As baby James grew so did the organisation and time passed. In 1996 Marion managed to have the time to walk with a French group from Bayonne to Pamplona and then in 1996 the rest of the Camino Francés from Pamplona. Gripped by the whole thing Marion then took 10 years to fill in all of the other stages from her home in London to Bayonne. During this time she also walked other routes such as the Camino Inglés. She is now considering what to do next!

While she thinks about it the daily routine of running the CSJ continues. Breakfast is with the family. Marion leaves for the CSJ office to arrive at 9.30. Son James and his Dad work together running the magazine.

Once in the office Marion deals with a constant stream of e mails and telephone enquiries. Most are from people who have been thinking about the pilgrimage for a long time and are now in a position to make real plans. The most common question is “where do I start” and that’s not always a place! Marion thinks that people who contact the CSJ are changing. Previously there were people who had heard a little about the pilgrimage, packed a rucksack and set off. Nowadays people seem to have thought about it for a long time. The most common question is: “How do I get to St Jean de Pied Port?” Also most pilgrims have no knowledge of Spanish.

Then most common piece of advice Marion gives people is to travel light.

A lot of the time Marion helps people prioritise their questions – how long do they have? Do they want to get to Santiago in the time they have available or are they happy to do it in stages? Then they can work back to choose a route and a starting point.
As well as all of this Marion runs the organisation of the CSJ. Much of its work is done in Committees such as the Publications Committee (above) or those which organise and run the two Albergues the CSJ provides at Rabanal del Camino on the Camino Francés and at Miraz on the Northern route.

Nowadays the membership is spread across the world with about 1400 being in the UK and approximately 400 in Europe and the rest of the world. A major task is preparing the quarterly monthly bulletin which is posted out to all members.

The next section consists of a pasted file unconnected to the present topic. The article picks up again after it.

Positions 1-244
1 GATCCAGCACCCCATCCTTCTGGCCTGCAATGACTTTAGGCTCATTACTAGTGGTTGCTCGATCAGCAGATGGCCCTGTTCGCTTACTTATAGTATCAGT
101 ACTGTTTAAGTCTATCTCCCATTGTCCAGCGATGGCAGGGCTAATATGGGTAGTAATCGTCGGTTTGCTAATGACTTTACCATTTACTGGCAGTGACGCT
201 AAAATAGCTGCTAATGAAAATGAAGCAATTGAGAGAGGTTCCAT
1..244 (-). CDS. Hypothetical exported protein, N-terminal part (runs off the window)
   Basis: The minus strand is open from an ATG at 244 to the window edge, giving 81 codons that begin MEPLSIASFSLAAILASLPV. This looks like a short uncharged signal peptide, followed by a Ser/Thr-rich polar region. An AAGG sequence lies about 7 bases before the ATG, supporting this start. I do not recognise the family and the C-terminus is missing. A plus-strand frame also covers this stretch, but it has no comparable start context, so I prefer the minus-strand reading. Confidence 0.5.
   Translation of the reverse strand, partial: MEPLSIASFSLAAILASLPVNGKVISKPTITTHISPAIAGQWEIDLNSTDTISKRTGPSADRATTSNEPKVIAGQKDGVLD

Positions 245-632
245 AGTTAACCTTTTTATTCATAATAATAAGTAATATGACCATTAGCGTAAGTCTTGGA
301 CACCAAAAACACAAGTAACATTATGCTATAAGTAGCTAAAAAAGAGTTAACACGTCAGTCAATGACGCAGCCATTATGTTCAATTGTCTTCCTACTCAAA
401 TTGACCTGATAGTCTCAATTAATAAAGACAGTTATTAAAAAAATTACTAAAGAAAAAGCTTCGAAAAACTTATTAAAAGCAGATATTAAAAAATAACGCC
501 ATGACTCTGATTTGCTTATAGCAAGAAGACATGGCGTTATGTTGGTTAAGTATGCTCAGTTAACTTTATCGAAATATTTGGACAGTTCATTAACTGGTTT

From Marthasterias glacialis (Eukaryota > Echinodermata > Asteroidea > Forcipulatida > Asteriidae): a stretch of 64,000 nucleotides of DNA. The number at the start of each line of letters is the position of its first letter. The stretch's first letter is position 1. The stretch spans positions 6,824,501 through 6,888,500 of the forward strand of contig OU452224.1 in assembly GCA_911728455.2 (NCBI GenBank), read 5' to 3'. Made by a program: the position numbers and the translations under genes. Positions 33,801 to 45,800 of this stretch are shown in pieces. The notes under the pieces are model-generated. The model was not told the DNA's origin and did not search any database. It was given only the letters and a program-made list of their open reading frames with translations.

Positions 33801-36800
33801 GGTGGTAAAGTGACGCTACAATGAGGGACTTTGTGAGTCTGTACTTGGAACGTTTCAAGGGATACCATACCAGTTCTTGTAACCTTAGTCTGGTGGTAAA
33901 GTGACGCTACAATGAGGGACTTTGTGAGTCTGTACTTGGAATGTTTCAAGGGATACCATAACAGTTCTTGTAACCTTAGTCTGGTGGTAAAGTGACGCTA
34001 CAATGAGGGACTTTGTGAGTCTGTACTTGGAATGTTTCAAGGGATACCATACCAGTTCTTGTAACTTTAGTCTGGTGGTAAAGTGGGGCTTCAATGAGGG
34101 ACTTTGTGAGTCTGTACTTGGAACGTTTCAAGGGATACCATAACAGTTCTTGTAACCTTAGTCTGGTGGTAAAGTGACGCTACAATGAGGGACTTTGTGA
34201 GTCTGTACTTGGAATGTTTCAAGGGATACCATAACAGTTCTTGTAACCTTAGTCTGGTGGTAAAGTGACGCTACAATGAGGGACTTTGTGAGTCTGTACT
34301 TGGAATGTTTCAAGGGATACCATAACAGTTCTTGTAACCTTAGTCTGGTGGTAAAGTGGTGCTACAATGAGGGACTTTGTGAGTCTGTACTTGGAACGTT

The best bit of the job is listening to pilgrims talk about why they want to do it. There is no single reason but people do realise it is a special time out of their daily lives. Some describe this in the language of religion many don’t. Often people ask, “How do I become a pilgrim?” and find it hard to believe when Marion answers, “Pack your rucksack, get to your starting point, and just walk following the yellow arrows.”

Marion has a sandwich lunch at her desk usually but on Thursday there is an open day and the number who can call in demanding attention is unpredictable. Some ask general questions and others are looking for very detailed answers about particular routes. Marion is modest about her ability to answer all of these but in fact her knowledge is pretty encyclopaedic. And if she doesn’t know the answer she always knows someone who does.

She also organises the CSJ’s famous and invaluable Practical Pilgrims Days around the UK. These are sessions which explain the preparation and equipment needed and provide talks about the routes. Ideal for beginners. Marion also spend time linking pilgrims with each other.

Landscape photograph of the Valée d’Aspe on the Arles Route through France - taken by Howard Nelson of the CSJ

Whilst Marion can recount visitors to the office who have been very difficult she doesn’t dwell on that. She’d rather talk about that moment on a route in France, early in the morning, alone, experiencing an immense sense of peace and joy.

Pilgrims know exactly what she is talking about.

On behalf of pilgrims every where – Thanks for all of your work Marion.

1 comment:

  1. Thanks for giving a face to the CFSJ. I've perused the website and ordered books numerous times over the years, even encountering the name Marion Marples, unconsciously assigning a male gender. My image of the CFSJ offices was something like a ramshackle Shakespeare theater - I don't know why. Now I will visualize a gracious woman and a warm but slightly chaotic office.